7 Steps to Stop Overthinking Your Writing

It’s a question I’ve received countless times from readers over the years—and one I’ve found myself asking of late as well: How do you stop overthinking your writing?

Writers are often known as thinkers. Indeed, we’re often proud of the connotation. We spend a lot of time in our heads. We love to read. We research like we love it (because we do). And we know a lot (though usually not quite as much as we think we do).

However, thinking and writing—especially creative writing such as storytelling—can sometimes seem strangely out of balance. As much as writers may identify as thinkers, we usually prefer the actual act of writing to be less about thinking and more about flowing.

What we’re talking about is “thinking” in the sense of active and logical thinking. Naturally, we are thinking when the words are flowing, but in those moments it often seems less that we are thinking the thoughts and more that the thoughts are thinking us. When we take too much control, it ceases to work that way.

And that’s a problem—because the more a writer learns about how to write and how stories work, the more conscious our thinking becomes. Sometimes this reaches the crisis where writing becomes a lot of work simply because we are doing all the work. We’re the ones doing all the thinking, rather than just being the conduit and letting the thoughts think us.

Susan Geiger recently messaged me on Patreon about this all-too-common conundrum:

I have a problem, a serious one: I am too serious. I love writing and stories in general. However, I have thought so much about plot development, character arcs, theme, story structure, etc., that I’m a bit uptight when I write. I have effectively zapped the joy out of it. I am so tense when I write and put so much pressure on myself that my serious attitude has leaked into the writing itself, leaving the story utterly humorless. If you have any advice on how to relax and lighten up in writing again, I would greatly appreciate it.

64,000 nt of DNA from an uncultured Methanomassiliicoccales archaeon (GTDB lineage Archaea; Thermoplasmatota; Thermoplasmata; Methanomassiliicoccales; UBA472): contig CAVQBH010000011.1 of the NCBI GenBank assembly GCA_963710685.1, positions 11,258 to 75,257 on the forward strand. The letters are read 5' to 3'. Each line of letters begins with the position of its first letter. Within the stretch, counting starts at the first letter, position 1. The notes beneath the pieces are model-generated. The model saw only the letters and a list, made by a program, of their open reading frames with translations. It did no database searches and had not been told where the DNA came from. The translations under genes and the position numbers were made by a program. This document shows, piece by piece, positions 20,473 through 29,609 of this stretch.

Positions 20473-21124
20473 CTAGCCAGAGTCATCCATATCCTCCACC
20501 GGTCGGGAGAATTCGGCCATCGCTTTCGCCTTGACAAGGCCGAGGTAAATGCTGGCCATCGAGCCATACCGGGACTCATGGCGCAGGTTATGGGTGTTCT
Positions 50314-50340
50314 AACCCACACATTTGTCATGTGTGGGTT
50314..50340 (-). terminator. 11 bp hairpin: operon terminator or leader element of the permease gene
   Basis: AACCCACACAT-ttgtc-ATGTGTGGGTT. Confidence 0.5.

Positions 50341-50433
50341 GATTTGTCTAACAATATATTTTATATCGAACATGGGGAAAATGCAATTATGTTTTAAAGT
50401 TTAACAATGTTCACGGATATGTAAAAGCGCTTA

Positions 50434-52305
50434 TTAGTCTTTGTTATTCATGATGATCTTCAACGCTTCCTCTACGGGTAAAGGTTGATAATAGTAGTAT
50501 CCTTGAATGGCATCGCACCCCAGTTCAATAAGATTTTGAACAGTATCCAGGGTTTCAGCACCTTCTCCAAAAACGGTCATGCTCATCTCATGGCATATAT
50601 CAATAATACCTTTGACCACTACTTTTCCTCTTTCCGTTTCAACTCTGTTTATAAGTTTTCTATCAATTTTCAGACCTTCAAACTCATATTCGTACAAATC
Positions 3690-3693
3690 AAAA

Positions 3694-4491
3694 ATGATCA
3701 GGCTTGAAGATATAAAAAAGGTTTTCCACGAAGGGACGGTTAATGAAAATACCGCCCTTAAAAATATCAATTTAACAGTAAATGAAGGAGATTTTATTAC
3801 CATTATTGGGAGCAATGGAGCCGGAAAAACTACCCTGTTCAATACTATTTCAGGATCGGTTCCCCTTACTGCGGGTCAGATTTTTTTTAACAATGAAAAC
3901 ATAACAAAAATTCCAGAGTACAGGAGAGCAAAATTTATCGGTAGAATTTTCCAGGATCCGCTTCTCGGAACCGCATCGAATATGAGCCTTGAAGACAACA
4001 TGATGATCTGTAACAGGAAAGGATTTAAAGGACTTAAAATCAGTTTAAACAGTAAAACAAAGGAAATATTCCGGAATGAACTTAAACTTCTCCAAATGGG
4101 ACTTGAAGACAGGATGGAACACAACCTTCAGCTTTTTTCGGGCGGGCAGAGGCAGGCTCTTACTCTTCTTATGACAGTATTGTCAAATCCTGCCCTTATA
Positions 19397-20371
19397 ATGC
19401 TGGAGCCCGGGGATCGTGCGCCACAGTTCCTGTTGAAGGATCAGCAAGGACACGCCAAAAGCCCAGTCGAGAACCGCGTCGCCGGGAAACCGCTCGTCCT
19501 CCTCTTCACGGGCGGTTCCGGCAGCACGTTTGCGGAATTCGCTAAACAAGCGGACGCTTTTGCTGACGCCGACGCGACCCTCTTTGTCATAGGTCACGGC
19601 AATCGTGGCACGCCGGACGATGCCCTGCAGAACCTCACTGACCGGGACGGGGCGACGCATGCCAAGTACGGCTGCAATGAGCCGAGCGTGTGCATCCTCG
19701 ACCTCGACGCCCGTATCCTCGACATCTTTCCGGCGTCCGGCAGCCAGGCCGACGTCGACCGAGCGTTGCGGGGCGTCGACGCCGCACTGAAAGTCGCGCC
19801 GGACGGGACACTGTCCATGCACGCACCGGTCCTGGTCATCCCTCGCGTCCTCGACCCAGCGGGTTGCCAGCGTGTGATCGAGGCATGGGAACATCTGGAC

Not long after, I received a similar email from David Fraser:

Have noticed my tendency to over-complicate. Overthink. Maybe you would consider writing a post…

I figured I better write the post! If nothing else, maybe I’ll learn a thing or two myself. 😉

7 Important Transformations to Stop Overthinking Your Writing

I love thinking. I love it just as much in its own right as writing. But it does have a tendency to run away with itself and become overthinking. One my favorite ditties, gleaned from a Facebook meme years ago:

If you’re happy and you know it, overthink.

If you’re happy and you know it, overthink.

If you’re happy and you know it, then your brain will surely blow it—overthink!

We can easily find many tips and tricks for seeking inspiration and powering through writer’s block. Most, however, are quick prescriptions aimed to overcome the symptoms rather than the ailment itself. In reality, the problems of overthinking your writing are both the result of and a contribution to the larger challenge of living a creative life—particularly in what is an adamantly head-oriented culture.

I have given much thought to this over the years (the irony of which is not lost…). As I’ve written about elsewhere, I know I have a lot of journey left on this road. But in response to Susan and David’s query, here are some things I’m learning about how you can stop overthinking your writing.

1. Slay the Perfectionist

The logical brain wants things to be… logical. Logic, taken it its furthest extent, demands perfection. But perfection is only theoretical and therefore logically unobtainable. Still, we strive. Indeed, perfectionism is ingrained in the writing culture, stemming understandably from the desire to get a story “right” so it can be successfully published.